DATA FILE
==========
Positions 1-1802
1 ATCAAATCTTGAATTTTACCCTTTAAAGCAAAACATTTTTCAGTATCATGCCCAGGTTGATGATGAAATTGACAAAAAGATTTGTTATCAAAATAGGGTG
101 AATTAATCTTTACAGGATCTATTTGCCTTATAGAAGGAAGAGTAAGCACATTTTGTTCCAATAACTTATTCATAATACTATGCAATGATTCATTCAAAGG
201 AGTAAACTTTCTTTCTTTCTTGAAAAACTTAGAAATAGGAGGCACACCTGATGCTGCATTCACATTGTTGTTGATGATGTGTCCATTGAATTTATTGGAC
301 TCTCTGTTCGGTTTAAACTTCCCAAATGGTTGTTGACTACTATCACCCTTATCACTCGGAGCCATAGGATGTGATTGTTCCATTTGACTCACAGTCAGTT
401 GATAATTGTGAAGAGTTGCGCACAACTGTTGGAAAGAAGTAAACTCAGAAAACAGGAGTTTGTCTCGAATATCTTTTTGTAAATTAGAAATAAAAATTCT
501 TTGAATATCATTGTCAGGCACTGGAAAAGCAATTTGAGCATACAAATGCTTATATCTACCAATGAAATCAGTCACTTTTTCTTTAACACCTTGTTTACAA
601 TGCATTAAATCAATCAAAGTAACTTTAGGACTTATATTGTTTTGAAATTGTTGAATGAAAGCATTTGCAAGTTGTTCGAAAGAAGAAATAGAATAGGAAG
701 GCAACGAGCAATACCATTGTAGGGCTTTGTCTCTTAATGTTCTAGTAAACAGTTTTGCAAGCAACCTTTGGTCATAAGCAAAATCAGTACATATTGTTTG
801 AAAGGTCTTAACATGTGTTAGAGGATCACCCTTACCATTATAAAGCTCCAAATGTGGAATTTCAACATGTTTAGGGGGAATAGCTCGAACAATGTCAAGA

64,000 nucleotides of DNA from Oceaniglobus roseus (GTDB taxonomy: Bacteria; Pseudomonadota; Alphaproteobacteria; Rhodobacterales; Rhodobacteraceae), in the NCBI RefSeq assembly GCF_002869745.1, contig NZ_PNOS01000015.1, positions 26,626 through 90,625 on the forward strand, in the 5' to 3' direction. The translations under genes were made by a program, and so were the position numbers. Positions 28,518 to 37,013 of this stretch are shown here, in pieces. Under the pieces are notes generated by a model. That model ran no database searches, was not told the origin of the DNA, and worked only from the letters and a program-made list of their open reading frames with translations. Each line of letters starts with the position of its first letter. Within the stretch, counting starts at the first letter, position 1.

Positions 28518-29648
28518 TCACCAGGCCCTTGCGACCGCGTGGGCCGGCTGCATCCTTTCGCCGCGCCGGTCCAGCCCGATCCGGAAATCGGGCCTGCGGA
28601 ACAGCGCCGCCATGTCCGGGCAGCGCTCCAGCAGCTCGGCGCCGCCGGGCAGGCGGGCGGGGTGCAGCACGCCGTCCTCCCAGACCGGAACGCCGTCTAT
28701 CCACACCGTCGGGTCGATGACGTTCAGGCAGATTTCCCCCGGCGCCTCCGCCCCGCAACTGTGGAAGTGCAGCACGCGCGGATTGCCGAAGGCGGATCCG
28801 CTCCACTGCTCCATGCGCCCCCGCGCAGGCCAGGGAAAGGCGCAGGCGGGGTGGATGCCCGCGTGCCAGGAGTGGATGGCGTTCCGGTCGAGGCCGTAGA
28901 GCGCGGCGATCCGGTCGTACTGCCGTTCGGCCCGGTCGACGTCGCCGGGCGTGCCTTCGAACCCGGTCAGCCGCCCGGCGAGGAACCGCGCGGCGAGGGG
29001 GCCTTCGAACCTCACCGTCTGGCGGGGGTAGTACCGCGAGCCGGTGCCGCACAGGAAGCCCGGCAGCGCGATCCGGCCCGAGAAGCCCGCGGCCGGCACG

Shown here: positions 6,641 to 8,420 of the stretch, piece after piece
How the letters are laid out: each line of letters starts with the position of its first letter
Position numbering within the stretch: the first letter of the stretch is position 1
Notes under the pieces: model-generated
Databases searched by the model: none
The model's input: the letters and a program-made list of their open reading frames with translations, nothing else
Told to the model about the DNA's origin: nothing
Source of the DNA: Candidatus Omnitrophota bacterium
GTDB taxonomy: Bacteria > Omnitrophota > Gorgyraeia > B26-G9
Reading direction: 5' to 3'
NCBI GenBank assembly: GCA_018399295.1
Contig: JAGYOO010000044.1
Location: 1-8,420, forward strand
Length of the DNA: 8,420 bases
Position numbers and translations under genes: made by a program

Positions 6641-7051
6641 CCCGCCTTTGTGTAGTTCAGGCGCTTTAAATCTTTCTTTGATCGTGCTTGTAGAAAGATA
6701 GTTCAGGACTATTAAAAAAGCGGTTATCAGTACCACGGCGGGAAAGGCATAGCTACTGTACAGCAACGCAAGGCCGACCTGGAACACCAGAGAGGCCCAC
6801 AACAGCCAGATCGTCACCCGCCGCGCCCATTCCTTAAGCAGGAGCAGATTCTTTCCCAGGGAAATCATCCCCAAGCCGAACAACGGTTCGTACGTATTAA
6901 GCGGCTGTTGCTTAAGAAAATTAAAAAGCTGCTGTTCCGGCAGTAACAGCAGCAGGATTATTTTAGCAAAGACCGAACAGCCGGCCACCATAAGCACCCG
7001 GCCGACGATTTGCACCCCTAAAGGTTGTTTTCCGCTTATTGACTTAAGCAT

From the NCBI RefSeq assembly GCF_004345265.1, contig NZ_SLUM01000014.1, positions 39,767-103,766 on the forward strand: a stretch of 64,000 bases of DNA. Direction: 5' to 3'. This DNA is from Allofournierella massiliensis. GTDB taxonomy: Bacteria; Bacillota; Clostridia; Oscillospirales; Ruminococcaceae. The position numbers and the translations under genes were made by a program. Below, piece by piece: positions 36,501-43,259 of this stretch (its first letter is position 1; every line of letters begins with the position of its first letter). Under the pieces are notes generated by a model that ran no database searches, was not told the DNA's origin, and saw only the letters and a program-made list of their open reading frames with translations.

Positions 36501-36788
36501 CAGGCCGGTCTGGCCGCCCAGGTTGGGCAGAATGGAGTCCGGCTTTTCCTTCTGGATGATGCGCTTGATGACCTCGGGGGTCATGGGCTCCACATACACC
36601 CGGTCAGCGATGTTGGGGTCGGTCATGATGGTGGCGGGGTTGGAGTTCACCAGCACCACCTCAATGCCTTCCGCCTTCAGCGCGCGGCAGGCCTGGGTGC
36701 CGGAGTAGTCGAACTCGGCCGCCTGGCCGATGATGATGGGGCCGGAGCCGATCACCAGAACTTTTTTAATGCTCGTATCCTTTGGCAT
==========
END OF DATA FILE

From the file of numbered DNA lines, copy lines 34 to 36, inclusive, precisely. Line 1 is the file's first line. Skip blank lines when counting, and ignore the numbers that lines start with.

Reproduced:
Positions 6641-7051
6641 CCCGCCTTTGTGTAGTTCAGGCGCTTTAAATCTTTCTTTGATCGTGCTTGTAGAAAGATA
6701 GTTCAGGACTATTAAAAAAGCGGTTATCAGTACCACGGCGGGAAAGGCATAGCTACTGTACAGCAACGCAAGGCCGACCTGGAACACCAGAGAGGCCCAC